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Review: Evil Dead

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Jane Levy

Filthy muck, cranberry-to-crimson spray and gush and relentless, unyielding torture of its characters are the hallmarks of Uruguayan debut feature director Fede Alvarez’s hostile, on-the-nose, off-the-mark charnel-house remake of Sam Raimi’s “The Evil Dead,” which rests in memory more as a series of sustained takes with intermittent loopy humor than a hell-house of would-be entertainment. Splinted, splayed, battered, nail-gunned, burnt, shredded, raped bodies shift in clean geometry across a palette the deep dun-red-brown of aged parchment, with a clinical fixation on incidental vivisection. But, still, c’mon, how could you mistake the intention of a movie when it’s clearly announced in the teaser opening scene, which includes the lines, “I will rip your soul out, Daddy, motherfucker, fuck, fuck, fuck!” (Well, yes, true, Daddy cannot ever be less than a motherfucker.) Or in the deep, spiny woods do you really want to tear wads of wrapping off a book fastened with coils of industrial strength barbed wire and bound in harshly stitched human skin and read scrawled red incantations aloud? You might want to leave it be. This is impractical demonology. And no matter how much of a drug addict you are, and how strong your withdrawal symptoms are, having a horrible writhing limb or vessel or intestinal excrescence vomited out of a wraith’s mouth that then twines up your bare calves and vanishes up your skirt, bound for either your vagina and anus, or perhaps both, you might want to skedaddle. But then, you wouldn’t have a movie, or at least, not this dirty, clammy, grimy, rainy, bloody, sluicey checklist. I’m fine with garish gobbets in geysers of hemoglobin; I’m actually fond of red, but Sam Raimi’s cartoonish raiment and the goonish muse of Bruce Campbell are missed. When everyone’s head-to-foot in red, it’s no longer style, it’s only fashion. “Evil Dead” was a smash sensation at this year’s South By Southwest festival. 91m. (Ray Pride)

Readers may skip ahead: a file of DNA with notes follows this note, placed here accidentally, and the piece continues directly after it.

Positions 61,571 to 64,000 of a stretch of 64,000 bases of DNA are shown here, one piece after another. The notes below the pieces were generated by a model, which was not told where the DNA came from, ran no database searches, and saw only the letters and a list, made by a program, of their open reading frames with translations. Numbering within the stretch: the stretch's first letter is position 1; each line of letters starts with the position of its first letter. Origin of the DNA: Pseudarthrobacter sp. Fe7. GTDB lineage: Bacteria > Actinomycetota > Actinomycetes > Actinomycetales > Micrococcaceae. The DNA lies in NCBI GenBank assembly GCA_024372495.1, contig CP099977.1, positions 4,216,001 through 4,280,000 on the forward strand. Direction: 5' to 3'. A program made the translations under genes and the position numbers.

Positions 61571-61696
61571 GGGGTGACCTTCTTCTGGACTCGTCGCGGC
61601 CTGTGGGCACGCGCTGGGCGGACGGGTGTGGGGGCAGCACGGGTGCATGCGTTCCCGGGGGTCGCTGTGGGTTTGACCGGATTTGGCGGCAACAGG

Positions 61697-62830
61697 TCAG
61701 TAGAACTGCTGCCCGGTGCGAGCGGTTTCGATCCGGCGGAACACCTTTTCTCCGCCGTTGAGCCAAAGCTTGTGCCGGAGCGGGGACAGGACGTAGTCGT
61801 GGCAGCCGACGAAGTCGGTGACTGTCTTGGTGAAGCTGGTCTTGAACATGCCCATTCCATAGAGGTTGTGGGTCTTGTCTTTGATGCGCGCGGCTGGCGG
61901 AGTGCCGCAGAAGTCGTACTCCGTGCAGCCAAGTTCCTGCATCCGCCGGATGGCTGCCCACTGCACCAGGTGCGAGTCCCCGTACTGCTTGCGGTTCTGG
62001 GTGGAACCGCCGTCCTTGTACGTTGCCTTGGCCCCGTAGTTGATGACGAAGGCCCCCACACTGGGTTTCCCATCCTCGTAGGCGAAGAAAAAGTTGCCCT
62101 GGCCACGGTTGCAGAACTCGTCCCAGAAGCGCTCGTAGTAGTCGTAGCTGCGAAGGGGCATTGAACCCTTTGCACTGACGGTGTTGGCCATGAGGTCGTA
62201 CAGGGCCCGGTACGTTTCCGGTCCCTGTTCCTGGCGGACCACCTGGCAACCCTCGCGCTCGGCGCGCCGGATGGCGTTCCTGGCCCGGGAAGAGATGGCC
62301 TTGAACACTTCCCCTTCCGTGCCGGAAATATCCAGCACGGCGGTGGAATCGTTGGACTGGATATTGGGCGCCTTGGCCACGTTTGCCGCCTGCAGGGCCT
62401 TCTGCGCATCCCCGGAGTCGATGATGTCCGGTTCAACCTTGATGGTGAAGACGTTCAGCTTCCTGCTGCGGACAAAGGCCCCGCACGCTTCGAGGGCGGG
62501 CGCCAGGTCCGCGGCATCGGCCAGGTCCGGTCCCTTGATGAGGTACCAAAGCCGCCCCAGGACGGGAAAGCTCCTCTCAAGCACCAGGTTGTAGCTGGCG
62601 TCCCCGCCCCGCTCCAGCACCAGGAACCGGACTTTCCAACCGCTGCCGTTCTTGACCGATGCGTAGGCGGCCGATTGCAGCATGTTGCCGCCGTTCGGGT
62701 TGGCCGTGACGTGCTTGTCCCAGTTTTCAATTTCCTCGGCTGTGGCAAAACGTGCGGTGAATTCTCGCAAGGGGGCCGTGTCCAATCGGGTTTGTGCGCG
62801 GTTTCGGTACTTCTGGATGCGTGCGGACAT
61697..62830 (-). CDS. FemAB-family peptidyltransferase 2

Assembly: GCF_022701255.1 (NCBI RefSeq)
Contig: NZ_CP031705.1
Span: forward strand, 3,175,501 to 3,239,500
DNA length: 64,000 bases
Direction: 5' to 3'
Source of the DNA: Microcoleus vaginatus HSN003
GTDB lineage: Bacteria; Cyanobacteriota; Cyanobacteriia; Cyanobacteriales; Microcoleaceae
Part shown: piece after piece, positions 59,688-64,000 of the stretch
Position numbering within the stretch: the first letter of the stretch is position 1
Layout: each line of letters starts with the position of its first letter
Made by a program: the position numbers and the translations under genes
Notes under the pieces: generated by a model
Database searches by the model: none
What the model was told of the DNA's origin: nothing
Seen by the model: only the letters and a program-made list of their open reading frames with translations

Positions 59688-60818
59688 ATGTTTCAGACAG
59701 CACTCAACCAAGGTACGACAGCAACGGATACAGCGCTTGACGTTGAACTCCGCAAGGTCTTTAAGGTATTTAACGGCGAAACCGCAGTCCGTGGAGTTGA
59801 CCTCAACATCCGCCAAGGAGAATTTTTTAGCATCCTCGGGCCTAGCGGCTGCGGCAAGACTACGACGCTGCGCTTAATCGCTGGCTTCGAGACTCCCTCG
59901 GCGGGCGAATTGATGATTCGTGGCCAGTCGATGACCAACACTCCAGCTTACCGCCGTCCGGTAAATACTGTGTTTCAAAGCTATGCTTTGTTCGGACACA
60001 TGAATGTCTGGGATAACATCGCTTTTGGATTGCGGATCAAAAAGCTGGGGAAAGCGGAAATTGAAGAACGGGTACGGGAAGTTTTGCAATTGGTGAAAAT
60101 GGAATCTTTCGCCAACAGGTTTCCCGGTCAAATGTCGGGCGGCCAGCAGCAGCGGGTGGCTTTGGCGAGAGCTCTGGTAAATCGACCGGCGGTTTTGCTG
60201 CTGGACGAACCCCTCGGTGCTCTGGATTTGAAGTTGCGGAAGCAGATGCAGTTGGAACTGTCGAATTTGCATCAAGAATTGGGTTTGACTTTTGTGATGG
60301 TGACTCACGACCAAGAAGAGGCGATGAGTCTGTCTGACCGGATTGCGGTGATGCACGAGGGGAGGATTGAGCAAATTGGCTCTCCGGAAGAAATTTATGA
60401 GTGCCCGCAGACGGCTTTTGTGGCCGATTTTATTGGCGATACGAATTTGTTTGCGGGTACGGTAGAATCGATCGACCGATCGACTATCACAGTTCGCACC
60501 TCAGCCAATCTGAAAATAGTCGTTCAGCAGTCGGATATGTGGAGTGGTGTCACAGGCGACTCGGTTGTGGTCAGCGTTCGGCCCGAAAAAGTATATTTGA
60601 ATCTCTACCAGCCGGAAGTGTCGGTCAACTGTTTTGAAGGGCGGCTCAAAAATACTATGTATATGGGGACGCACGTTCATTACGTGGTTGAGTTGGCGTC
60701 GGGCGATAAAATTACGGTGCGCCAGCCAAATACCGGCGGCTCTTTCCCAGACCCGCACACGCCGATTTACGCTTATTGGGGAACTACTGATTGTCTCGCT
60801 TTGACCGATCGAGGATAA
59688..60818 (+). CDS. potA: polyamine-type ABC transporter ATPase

“Evil Dead” is now playing. Alvarez’s career-making short film, “Panic Attack,” is embedded below.

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